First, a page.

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Chalav U'Dvash: A publication as sweet as milk and honey

By bensacks

Section: Arts

April 27, 2007

Jason Lustig 08 isnt an average Brandeis student. Not surprisingly then, neither is the Zionist publication that he co-founded in 2005 with Daniel Temkin 08. Chalav UDvash is, according to Lustig, who is currently a General Editor, the only publication of its kind. Youre not going to find another Jewish publication, in English, run by undergraduate college students, studying the issues that we do in such depth… maybe not anywhere in the world.

When the club was first launched, its purpose was, in Lustigs terms, to give an opportunity for young Jews like ourselves to express whats happening to Jews today. Unlike Jewish publications such as Midstream Magazine, Chalav UDvash contains lengthy, in depth articles about Israel, Judaism, and Zionism, covering a wide variety of topics such as the modernization of Israel and Judaisms take on politics. Articles are thesis based, providing supporting evidence for the authors claims, and undergo a lengthy process of editing and revision before going to print. To ensure that the process runs smoothly, each contributor is assigned his/her own editor when he or she first submits a rough draft, meeting one on one to discuss possible changes, additions and rewording in order to guarantee a clear, concise, and detailed final product.

News of Chalav UDvash has spread faster than Israels technology industry. Thanks to active solicitations to write by Lustig, other club members, and faculty advisor Ilan Troen of the NEJS department, more people are writing now for the publication than before. Jeffrey Pickette 10 was one prospect that Lustig had little trouble recruiting. [The Club] sounded interesting…I really enjoy writing and journalism….Chalav UDvash was an opportunity for more expanded writing, more in depth than a newspaper…[it allows] you to be more creative and thorough. Pickette valued the extensive review that goes into each article before publication. I really like the process of working with the editors, I thought it was a very rewarding experience…its like working with a TA…you go through the article piece by piece. Pickette added that working on the paper helped his writing and hopes to write articles for as many issue as possible in the future.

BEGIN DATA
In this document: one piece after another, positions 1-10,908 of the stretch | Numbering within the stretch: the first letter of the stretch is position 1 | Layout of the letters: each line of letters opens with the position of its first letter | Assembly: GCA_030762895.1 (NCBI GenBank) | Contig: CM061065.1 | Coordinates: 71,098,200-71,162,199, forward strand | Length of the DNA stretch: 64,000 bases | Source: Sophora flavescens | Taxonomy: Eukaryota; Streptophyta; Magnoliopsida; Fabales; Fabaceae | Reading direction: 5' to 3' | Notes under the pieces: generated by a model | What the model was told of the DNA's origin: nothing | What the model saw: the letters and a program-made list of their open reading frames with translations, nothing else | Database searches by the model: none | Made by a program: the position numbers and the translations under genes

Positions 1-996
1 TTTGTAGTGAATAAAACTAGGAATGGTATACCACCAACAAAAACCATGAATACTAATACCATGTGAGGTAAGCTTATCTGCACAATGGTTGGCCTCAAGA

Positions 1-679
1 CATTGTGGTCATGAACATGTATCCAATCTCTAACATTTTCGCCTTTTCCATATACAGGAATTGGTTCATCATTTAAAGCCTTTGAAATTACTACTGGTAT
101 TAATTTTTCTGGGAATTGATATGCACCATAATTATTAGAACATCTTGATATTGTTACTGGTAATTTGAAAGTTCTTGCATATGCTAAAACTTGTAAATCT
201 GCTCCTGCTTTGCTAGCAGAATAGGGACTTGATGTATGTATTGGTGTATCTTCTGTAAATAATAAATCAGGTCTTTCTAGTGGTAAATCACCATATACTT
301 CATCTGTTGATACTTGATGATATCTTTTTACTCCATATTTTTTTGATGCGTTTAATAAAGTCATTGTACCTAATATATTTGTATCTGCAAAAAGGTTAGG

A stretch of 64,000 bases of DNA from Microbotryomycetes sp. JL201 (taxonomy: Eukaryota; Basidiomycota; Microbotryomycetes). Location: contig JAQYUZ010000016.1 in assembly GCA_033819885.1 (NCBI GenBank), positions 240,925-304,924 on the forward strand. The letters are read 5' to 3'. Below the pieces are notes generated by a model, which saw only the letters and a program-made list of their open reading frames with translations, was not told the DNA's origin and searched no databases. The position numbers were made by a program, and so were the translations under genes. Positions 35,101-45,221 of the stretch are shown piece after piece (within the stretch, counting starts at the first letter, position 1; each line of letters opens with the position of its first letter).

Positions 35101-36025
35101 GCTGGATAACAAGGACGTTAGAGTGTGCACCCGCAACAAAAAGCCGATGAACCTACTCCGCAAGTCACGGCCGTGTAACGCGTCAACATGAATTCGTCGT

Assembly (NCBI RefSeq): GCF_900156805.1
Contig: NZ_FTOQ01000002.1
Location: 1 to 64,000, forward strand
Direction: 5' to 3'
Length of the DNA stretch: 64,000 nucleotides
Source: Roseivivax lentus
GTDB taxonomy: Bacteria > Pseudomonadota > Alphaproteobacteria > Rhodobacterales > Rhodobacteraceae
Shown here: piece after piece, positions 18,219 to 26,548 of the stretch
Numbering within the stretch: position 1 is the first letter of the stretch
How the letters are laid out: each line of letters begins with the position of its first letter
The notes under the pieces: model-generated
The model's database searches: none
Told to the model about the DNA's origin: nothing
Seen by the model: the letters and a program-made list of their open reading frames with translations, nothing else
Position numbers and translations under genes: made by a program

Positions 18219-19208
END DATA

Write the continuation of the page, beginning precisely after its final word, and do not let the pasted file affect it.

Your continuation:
Lustig intended for the process to be so rigorous, as he feels that not only does the publication serve as a valuable tool toward becoming a skilled writer, but that it serves an important purpose of earnest dialogue within the American Jewish community. His goal is to make the magazine a wider organization [that creates] and attracts an individual community, allowing serious discussion about serious Israeli and Jewish issues within an educated, academic setting.

Reuven Solomon 08, who has held positions ranging from writer to Editor in Chief, feels that part of the clubs attraction and success is its combination of cameraderie and professionalism among members. Its all about relationships. Work relationships are very important. Without a good social relationship, you are not going to work well with [people]. Yet you have to be professional…just as youll be friends with the guys at the office. Solomon also added that such relationships need to be continued in the future in order to ensure Chalav UDvashs sustainability. Youre always looking one or two grades below yourself for skilled writers, people with dedication to the cause…not just people who agree with everything you say…youre not trying to replace yourself. I know how important having membership is-not just having members, but having people who identify themselves as members.

Chalav U Dvash has significantly expanded since it introduced its first volume in Fall 2005. Beginning with a few core members, the club now has a strong base of editors and writers and intends to produce three issues, rather than two, next school year. Because popularity has risen so quickly, the club nearly doubled production of its most recent issue in order to meet demand. Indeed, Solomon sees a bright future for the club. Response on campus has been very positive. We are the testing grounds for similar publications on other campuses. Were looking for local connections to Zionism…even if we did face negativity and anti-Zionism, we would not [stop.] I would still be very much supportive of this.

Lustig cautioned that success of the journal cannot be judged until ten to fifteen years from now. If weve made a lasting impact, then Id say that weve been successful. For now though, the club, in addition to publishing a new issue of Chalav UDvash every semester, has sponsored several Israeli and Jewish events on campus, and has, as Lustig stated, helped change student perspective on Judaism. When people think about Israel on campus, they think about the Orthodox, right-wing Jews. We give an [alternative] point of view.

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